December 13, 2018
Sustained momentum from the U.S. economy’s extended economic expansion bodes well for major commercial real estate asset classes in 2019. According to a new report from CBRE, that bright outlook promises additional allocation from institutional and international investors, a hunt for opportunities in secondary markets, and robust construction completions in sectors such as office and multifamily.
CBRE’s 2019 Real Estate Market Outlook anticipates that absent economic shocks such as sharply rising inflation and import costs, the U.S. economy will generate solid growth amounting to a 2.7% gain in gross domestic product and benefiting all sectors. That, in turn, is expected to contribute to stable capitalization rates for the market as whole, a 10th consecutive year of positive net absorption in the office market and support for redevelopment and re-tenanting in the retail market.
CBRE’s Richard Barkham says, “Continued economic growth bodes well for all sectors, sustaining job growth for the office market, consumer confidence for retail and industrial, and entity-level, mergers-and-acquisition activity for the capital markets sector. We foresee compelling opportunities in secondary markets, given that we haven’t experienced cap-rate convergence in those markets or even in many of the crowded primary markets.”
Sector highlights for the coming year include:
U.S. Economy: “We see confidence and momentum driving consumer spending and business investment in 2019. Growth might be less than in 2018, given the potential drags of inflation and the slowing single-family housing market, but we predict healthy GDP growth of 2.7%,” said Barkham.
Office/Occupier: An expected, healthy, 1.6% growth in office-using jobs in 2019 should beget a 10th consecutive year of positive net absorption for the office sector. CBRE foresees the office vacancy rate rising slightly as construction completions exceed absorption. Occupiers will continue to favor flexible workspace environments and lease structures, with flexible-office solutions claiming a larger share of the market and the ratio of square footage per employee contracting.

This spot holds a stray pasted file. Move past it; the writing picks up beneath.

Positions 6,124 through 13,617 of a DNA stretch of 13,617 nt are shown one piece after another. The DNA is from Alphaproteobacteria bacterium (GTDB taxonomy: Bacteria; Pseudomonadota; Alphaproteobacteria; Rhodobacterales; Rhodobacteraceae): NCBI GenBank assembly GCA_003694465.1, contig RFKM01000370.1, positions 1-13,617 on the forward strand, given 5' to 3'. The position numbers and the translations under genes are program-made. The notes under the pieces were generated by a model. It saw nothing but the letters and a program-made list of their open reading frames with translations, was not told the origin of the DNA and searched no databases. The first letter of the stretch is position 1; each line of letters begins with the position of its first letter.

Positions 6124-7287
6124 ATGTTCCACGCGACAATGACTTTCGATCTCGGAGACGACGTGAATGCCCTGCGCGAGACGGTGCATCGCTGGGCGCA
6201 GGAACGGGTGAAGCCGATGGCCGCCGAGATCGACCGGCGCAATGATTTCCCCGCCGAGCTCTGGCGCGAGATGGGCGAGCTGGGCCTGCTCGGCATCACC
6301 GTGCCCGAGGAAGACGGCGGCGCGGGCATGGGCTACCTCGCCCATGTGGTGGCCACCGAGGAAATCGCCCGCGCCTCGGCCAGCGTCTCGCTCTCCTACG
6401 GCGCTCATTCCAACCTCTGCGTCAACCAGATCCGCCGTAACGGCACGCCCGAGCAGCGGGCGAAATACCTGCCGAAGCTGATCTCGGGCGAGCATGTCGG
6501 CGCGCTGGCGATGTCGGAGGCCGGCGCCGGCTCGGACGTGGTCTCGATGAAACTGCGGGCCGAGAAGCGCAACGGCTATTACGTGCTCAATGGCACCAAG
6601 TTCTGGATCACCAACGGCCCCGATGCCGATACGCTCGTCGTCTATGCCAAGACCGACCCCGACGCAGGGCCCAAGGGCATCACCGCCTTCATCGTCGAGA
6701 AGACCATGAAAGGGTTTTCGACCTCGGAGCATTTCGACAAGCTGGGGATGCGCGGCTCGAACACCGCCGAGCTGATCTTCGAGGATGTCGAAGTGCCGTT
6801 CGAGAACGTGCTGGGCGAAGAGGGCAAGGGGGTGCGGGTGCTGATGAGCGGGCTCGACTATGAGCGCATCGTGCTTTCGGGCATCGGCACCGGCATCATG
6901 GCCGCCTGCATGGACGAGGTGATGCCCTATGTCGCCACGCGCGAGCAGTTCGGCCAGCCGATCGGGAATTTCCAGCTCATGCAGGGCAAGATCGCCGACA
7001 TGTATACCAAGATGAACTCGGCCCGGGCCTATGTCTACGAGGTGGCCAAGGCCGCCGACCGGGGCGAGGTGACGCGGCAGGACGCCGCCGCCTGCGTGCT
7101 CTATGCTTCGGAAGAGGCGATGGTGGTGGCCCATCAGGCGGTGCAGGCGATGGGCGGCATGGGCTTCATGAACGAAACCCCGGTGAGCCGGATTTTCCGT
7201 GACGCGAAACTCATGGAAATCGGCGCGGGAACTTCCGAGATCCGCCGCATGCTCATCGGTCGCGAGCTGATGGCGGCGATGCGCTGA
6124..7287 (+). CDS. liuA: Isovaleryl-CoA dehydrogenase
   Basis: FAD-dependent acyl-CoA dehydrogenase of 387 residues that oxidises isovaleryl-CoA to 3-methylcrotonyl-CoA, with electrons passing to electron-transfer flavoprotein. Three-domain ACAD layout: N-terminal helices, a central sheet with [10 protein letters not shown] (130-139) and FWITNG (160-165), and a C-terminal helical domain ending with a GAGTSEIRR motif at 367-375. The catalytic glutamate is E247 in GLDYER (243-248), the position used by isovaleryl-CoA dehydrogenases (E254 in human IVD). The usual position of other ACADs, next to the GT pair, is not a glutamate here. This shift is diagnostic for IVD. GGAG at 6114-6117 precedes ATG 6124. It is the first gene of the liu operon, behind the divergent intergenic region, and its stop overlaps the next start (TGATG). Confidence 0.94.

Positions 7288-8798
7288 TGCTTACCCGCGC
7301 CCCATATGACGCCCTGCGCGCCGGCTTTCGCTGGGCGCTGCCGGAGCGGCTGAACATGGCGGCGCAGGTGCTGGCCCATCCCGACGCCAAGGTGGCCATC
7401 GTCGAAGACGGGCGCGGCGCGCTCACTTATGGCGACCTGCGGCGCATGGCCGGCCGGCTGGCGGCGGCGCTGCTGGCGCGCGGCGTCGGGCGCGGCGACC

Industrial & Logistics: This sector’s lengthy run of gains might actually work against it a bit. With vacancy now at a historic low of 4.3% and construction still constrained, options for occupiers to expand are limited. That will continue to push up rents.
Retail: Strong consumer sentiment will boost retail sales in 2019. In turn, every U.S. market tracked by CBRE Econometrics Advisors is forecast to register positive net absorption next year. Continued retrenchment in the department-store industry will lead to more retail property owners filling or replacing big boxes with entertainment uses, food and beverage, fitness uses, offices, hotels and other nonretail uses. The omnichannel movement finally will make significant inroads in the food and beverage category, with restaurant and grocers investing to improve the melding of their online and in-store operations.
Multifamily: Completions will remain near the cyclical peak as complexes started in 2018 are completed, but new starts are declining. That should lead to a more balanced market in 2020 that supports rent growth. Meanwhile, demand will remain strong as the costs of homeownership – prices, borrowing costs and availability – remain relatively restrictive. One sector likely to generate rent gains, and subsequently investor interest, in 2019 due to demand outpacing supply is Workforce housing.
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